Charles Comfort, British Columbia Pageant (detail), 1951, oil on canvas. SFU Art Collection. Gift of Toronto Dominion Bank, 2003.
William Lindsay on Charles Comfort's, British Columbia Pageant (1951) and John Innes', Six Paintings
Director, Office for Aboriginal Peoples at SFU
Wednesday, March 8, 2017, 12:30pm
Unpacking Art: Lunchtime Talks on Works in the SFU Art Collection is a speaker series that invites members of the SFU community to “unpack” the context and the questions raised by works of art in the collection.
William Lindsay is currently a doctoral candidate in the Faculty of Education at Simon Fraser University researching the Indigenization of universities. William has worked for many years as an Indigenous teacher, professor, student services provider, and senior administrator, at numerous Lower Mainland colleges and universities, including the Native Education College, the Institute for Indigenous Government (now the Nicola Valley Institute of Technology, Burnaby campus), Douglas College, the University of British Columbia, and Simon Fraser University. William currently serves as the Director of the Office for Aboriginal Peoples at SFU. He is also a published writer, with a TESOL textbook, newspaper essays, and numerous academic papers and book reviews.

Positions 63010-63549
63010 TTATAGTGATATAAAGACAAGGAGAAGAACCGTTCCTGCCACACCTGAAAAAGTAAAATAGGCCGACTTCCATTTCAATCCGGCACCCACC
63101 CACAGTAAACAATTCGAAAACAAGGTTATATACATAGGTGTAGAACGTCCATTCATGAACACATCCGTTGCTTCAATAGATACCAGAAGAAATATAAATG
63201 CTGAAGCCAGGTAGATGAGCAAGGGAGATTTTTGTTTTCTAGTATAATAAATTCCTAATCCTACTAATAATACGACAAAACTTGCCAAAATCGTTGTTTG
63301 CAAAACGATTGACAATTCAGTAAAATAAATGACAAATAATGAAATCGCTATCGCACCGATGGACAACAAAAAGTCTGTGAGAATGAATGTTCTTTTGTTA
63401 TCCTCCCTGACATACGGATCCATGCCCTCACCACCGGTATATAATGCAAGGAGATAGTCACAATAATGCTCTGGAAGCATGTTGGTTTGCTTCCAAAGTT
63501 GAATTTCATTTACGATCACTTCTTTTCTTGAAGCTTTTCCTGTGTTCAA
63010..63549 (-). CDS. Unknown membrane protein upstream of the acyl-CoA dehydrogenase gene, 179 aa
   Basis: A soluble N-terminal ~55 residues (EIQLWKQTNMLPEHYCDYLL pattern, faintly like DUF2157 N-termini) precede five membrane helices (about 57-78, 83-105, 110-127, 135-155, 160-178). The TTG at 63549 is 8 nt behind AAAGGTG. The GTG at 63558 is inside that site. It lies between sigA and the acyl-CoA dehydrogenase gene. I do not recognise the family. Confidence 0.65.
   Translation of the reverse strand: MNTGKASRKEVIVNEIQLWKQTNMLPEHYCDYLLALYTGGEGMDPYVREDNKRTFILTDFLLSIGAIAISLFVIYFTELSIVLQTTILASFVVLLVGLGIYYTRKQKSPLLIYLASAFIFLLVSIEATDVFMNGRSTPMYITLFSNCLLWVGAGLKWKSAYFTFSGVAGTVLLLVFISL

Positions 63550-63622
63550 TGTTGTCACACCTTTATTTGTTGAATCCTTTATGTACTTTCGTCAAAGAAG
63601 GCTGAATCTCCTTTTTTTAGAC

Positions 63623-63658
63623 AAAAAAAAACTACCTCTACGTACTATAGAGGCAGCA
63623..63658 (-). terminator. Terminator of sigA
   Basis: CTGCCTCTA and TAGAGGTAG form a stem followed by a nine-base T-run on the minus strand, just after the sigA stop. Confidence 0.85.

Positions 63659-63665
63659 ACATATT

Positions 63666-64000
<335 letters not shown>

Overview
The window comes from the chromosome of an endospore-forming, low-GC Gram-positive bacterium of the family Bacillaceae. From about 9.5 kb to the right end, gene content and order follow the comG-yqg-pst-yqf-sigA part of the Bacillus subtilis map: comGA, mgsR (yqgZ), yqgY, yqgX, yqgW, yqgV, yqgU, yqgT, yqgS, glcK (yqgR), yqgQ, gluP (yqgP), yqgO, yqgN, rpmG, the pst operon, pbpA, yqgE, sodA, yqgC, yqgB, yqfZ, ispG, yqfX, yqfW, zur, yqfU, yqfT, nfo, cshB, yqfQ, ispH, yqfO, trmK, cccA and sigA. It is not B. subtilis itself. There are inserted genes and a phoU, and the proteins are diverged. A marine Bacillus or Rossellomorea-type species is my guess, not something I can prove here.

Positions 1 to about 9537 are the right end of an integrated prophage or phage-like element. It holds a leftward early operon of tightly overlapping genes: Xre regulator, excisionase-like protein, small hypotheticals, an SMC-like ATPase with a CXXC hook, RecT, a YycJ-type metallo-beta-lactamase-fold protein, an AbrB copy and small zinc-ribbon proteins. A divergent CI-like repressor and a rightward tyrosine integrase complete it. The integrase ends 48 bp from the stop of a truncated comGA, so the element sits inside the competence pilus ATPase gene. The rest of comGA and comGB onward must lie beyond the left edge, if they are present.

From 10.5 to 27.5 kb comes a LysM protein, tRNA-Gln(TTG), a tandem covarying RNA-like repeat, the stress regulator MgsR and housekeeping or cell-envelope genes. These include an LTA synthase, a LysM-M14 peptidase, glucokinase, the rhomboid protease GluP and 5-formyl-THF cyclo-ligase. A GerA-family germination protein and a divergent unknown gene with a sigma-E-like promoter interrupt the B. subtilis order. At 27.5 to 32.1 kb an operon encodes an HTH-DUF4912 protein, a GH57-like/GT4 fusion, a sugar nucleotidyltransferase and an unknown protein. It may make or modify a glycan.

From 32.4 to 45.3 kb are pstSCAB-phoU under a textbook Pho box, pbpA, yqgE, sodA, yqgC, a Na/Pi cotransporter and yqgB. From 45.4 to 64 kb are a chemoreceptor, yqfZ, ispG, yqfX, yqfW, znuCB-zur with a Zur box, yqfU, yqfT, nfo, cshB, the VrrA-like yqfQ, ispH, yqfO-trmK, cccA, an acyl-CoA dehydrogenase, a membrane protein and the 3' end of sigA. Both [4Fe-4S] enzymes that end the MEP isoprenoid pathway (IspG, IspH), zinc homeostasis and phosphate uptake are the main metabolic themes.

Charles Comfort (1900-1994) was a Canadian artist who was active in the 1930s and 1940s. He developed a reputation as a painter of murals, producing panoramic paintings and carved friezes for the Arts & Letters Club in Toronto, The Toronto Stock Exchange, and Central Station in Montreal.
John Innes (1863-1941) was born in London, Ontario but moved West, working as a surveyor for CP Rail in the 1870s and settling in Vancouver in the early 1880s. In 1924 Innes was commissioned by the Native Sons of British Columbia, a fraternal organization that worked to promote local histories, to produce a series of eight paintings depicting historical events in British Columbia.
This series encourages participation from audiences that are new to visual art and to the SFU Art Collection.
Unpacking Art is free and open to everyone. No advance preparation or registration is necessary. Bring your lunch.